A great poet* once wrote "A man without a job is a stranger to the seasons." And I can see that. One day blurs into another, and one week blurs into another; if you keep the curtains closed, you don't even have to be troubled by the other human beings outside. Days and weeks pass by, without any significant change. The rejection emails stack up; it's got to the stage where I'm getting rejections for jobs I can't even remember having applied for.
Ah well. Let the phone ring: one thing you learn early on is that nothing good ever comes from phone calls during the day; it's not someone trying to give you a job or help you out - it's someone who wants your money. Everyone wants your money when you're unemployed. You're bombarded by daytime TV telling you to blow it all by playing online bingo, or try and get some more by claiming for an accident you haven't had. All the adverts merge into one, too. Soon there will be people combining online bingo and accident claims in one handy website; play bingo while you're waiting for the compo for that broken leg. And slip off into the usual trance, the usual distractions that keep you from achieving whatever it is you want.
I don't want to sound depressing, but there it is. There's no point in me pretending this is fun, because it isn't. I'm sure you could do better, if you were me. You'd have found something by now, got on your bike, off your arse, and done everything I haven't done; I can sense the disapproval, the probably not misplaced cynicism. But it's not as if I haven't been trying. Applying for jobs nowadays is a tortuously long process, as I've said before, and can't be speeded up: if you want to do a decent job on each application, which requires you to enter your name, grades, ethnic origin and membership of professional bodies (whatever that's supposed to mean) over and over again, as well as spinning your straw into gold in the personal statement section, it takes time.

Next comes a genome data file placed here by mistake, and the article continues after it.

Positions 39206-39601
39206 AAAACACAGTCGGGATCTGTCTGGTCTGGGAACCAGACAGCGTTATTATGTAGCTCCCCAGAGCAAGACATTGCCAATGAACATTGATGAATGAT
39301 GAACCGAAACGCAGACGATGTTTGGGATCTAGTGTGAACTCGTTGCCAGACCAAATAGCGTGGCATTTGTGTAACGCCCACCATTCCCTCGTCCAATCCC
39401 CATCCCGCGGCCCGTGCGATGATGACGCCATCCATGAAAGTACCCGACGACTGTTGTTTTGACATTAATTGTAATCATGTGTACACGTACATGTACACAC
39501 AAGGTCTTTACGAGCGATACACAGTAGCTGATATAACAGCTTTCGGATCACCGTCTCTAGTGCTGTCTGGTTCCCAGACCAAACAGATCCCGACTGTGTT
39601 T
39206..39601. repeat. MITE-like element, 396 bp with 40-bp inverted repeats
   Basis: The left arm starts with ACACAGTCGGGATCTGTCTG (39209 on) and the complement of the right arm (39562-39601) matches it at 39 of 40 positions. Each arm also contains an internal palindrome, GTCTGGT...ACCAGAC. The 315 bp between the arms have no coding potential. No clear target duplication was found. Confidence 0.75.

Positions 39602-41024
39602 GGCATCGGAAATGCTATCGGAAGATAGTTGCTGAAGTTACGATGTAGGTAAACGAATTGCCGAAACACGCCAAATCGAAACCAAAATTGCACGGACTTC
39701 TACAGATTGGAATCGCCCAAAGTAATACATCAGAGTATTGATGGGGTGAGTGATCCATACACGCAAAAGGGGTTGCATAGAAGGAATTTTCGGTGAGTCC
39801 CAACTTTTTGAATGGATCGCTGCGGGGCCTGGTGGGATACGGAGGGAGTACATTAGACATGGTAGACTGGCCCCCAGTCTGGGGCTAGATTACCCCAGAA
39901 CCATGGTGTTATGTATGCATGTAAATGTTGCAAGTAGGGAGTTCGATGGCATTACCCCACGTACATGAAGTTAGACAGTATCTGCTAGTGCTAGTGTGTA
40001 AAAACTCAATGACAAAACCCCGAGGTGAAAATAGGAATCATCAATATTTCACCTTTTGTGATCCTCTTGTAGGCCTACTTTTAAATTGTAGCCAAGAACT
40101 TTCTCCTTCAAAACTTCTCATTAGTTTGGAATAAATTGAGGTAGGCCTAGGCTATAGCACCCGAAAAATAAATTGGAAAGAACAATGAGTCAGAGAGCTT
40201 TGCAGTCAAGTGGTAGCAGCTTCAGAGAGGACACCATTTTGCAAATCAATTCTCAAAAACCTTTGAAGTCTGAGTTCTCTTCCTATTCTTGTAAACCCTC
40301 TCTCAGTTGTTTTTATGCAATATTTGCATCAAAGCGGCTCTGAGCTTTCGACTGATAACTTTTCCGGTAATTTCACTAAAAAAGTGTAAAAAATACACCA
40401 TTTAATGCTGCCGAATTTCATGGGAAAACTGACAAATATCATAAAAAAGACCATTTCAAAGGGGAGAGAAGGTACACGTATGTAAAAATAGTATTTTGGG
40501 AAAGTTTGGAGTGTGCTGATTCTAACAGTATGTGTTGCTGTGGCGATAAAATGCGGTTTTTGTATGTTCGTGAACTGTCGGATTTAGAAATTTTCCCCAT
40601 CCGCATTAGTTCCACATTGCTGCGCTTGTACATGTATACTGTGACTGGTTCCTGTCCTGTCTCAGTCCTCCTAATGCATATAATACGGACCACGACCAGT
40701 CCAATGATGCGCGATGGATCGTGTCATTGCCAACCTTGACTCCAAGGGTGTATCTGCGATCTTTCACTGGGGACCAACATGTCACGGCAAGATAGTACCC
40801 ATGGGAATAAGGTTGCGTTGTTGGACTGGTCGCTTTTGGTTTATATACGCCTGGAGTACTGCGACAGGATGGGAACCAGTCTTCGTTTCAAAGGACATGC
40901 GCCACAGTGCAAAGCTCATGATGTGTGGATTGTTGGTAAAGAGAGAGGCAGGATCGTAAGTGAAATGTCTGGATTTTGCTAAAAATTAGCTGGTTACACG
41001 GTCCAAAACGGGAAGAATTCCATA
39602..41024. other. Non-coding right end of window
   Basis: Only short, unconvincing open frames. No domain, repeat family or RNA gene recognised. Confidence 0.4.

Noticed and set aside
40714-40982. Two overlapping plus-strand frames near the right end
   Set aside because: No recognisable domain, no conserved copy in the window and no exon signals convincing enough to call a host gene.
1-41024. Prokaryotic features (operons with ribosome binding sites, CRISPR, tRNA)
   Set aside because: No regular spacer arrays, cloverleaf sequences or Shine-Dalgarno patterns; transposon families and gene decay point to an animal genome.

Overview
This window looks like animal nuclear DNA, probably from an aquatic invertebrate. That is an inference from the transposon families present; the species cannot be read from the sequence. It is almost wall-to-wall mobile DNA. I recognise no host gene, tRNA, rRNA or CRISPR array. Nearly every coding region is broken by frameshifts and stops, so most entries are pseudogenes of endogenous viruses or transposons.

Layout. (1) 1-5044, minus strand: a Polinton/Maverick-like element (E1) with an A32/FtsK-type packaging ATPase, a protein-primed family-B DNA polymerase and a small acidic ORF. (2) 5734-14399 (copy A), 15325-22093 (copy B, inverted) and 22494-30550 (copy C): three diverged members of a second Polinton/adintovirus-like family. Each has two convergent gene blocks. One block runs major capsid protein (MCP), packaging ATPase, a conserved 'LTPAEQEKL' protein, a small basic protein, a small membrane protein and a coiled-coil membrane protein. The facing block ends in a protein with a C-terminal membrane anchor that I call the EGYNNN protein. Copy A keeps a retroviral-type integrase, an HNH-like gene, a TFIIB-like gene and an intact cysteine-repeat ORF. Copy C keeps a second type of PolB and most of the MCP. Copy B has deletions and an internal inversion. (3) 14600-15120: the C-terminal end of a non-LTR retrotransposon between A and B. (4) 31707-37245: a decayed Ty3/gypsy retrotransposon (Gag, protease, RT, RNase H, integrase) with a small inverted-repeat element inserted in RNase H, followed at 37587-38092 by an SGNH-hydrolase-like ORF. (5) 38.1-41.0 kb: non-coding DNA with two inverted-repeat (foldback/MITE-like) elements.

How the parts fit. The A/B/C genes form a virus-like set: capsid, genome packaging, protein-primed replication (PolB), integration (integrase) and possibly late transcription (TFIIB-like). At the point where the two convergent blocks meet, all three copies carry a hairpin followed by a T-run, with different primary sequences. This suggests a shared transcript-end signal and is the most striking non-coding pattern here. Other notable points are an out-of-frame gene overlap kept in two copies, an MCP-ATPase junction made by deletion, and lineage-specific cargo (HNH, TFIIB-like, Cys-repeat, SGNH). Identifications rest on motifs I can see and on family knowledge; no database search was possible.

It's like having a job, but without the money. Or the job.
Anyway, Christmas temping work is the latest wheeze to distract me. I've applied for as much as I can find, but I'm not entirely hopeful, I'm afraid. There are many, many people round here who've been recently made redundant in retail, who are probably better placed than me to fill those vacancies; still, I put the applications in, and should I get called to interview I'll try to display my desperation as enthusiasm. Long gone are the days when I was optimistic about applying for positions whose adverts contained words like "commensurate". Now I just want a fucking job.
I haven't been standing still. I have a plan, though it may take some time: I want to do a PGCE, to teach in a primary school. I've done some weeks of experience, and I've loved it. In four weeks of working in schools I've felt happier than in 12 years of journalism; I don't feel like I'm winging it, or somehow deceiving everyone, or that I'll be found out as a fraud at any moment - I feel like I can do this, in time. It's not easy, and I have every respect for those people who do the job, which is demanding and challenging. But it feels like the right thing to do, and something that I can be good at. I guess you either know or you don't. So we'll see. I'm doing everything I can to succeed there.
In the meantime, I'd just like a job. Any job. Anything. Anywhere. Something I can do. Get me out of the house. Give me the watercoolers or the freezing cold warehouses. Give me the office banter and the canteen. Give me people. People, and life, and the feeling of being part of something, of doing something worthwhile, something that matters. Give me back the seasons. I miss them.
* Ralph McTell
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